After spending some time looking at the LabCorp website, I can only find scant information on stool testing. I did find parasite stool tests that check for basic parasites. However, based on the site, I can’t see that LabCorp offers anything in the league of Doctor’s Data or Genova diagnostics, who I deal with every day in my clinic.
That being said, I know about LabCorp because many of my US clients have LabCorp tests done, although they have primarily been blood tests.
The testing I have done through Doctor’s Data seems to be far superior to that offered by LabCorp. Doctor’s Data Laboratories offer a very useful stool test panel. In the report provided by Doctor’s Data, the bacteriology culture is found at the top of the page. This section comments on the beneficial gut flora, imbalanced flora, and harmful flora. There is also a yeast culture provided. If you went with LabCorp, you would have to do five or six separate tests to get the same information, and it would cost you a ton of money.
The Doctor’s Data comprehensive stool analysis (CSA) also screens three samples for parasites. It provides a digestion and absorption panel as well as commenting on inflammatory markets like calprotectin. An immune panel is also found in the Doctor’s Data report.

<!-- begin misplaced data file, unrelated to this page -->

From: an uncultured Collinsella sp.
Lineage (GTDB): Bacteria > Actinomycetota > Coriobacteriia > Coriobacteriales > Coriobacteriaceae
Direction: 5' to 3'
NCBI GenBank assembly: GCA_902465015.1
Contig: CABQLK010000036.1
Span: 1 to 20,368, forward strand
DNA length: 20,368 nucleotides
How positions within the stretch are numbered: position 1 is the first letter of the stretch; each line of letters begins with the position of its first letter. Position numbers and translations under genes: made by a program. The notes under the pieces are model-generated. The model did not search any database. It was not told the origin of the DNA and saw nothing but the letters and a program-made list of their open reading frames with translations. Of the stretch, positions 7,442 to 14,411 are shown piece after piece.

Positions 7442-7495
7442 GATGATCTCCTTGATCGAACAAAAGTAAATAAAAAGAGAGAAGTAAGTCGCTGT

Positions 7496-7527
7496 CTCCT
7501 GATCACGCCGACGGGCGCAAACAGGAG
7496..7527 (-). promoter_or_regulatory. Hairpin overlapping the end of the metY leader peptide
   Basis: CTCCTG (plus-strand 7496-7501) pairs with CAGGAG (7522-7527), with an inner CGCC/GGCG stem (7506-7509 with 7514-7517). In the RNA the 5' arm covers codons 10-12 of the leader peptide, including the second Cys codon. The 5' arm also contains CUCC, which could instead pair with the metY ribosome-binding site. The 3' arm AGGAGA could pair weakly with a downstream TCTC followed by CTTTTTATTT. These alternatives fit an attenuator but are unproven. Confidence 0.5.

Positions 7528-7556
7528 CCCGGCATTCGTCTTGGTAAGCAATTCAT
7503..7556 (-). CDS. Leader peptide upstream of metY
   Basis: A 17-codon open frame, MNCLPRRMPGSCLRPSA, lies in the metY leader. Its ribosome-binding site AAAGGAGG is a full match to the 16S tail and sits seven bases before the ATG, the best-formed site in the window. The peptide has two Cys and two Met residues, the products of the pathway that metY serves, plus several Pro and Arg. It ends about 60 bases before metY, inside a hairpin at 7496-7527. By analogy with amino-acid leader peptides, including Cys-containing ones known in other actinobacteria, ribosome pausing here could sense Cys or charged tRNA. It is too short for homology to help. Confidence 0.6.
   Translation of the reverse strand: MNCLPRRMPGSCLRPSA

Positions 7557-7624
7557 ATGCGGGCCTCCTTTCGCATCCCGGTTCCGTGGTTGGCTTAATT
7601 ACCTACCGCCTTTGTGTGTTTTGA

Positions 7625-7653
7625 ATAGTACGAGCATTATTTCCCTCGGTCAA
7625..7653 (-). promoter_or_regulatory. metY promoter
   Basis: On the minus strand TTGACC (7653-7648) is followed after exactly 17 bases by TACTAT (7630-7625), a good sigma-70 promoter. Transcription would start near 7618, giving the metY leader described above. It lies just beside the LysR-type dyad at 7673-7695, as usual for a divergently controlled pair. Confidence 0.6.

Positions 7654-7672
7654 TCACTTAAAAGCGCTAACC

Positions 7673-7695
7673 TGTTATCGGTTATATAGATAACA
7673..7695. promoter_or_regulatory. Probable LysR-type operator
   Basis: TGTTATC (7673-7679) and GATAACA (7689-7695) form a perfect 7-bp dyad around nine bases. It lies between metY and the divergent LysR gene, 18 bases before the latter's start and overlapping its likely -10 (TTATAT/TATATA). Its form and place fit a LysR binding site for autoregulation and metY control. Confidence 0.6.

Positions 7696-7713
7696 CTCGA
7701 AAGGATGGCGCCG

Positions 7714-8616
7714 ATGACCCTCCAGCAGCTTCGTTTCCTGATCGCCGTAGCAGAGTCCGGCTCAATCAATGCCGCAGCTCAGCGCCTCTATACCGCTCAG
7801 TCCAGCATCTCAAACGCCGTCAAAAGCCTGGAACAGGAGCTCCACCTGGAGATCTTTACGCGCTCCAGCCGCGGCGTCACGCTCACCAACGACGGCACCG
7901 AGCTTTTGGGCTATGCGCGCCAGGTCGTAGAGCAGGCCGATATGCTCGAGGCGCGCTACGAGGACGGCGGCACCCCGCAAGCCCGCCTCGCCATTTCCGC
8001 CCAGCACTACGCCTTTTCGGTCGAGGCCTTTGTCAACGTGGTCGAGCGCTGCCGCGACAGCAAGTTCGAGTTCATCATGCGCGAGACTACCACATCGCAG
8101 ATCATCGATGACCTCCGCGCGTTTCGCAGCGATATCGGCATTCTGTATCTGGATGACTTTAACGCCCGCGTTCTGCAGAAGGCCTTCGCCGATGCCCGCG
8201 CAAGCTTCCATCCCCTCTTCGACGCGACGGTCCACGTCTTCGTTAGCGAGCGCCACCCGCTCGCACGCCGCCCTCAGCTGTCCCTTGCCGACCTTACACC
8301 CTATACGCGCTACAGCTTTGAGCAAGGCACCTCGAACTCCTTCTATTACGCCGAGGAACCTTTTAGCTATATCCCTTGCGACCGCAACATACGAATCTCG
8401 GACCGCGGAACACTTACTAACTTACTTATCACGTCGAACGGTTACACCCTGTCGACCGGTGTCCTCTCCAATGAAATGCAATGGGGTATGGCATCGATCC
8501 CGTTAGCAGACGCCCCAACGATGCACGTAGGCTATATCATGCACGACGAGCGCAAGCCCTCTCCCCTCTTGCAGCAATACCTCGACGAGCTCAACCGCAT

Overall, there is so much information in the Doctor’s Data test that I don’t see in a LabCorp test. We’ve got our short-chain fatty acids for colonic health. We’ve got our intestinal health markers as well.
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If you want to do a pure parasite screen looking for organisms like Salmonella, Yersinia, and Giardia, LabCorp may be sufficient. LabCorp seems oriented towards conventional medical practice compared to a functional testing lab like Doctor’s Data or Genova Diagnostics. The latter two labs are more suitable for naturopaths and traditional doctors who have training in functional medicine. Those two groups of clinicians will be used to comprehensive stool test reports. In contrast, LabCorp tends to provide pared
down information for medical doctors who tend to see GI problems as mostly related to parasites.
Most conventional doctors would never investigate beneficial bacteria in a client, which, to me, is very unfortunate. I’m discovering now that a patient’s beneficial bacteria count can be even more important than looking at yeast or parasites. I’ve come to that conclusion in the last four to five years after conducting a vast number of stool tests. I’m noticing that the balance between beneficial and harmful bacteria is particularly vital to gut health. Not many labs will do a good screen on the beneficial or expected flora. If you really want to get a proper assessment of what is happening in your digestive tract, go to Doctor’s Data or Genova Diagnostic labs.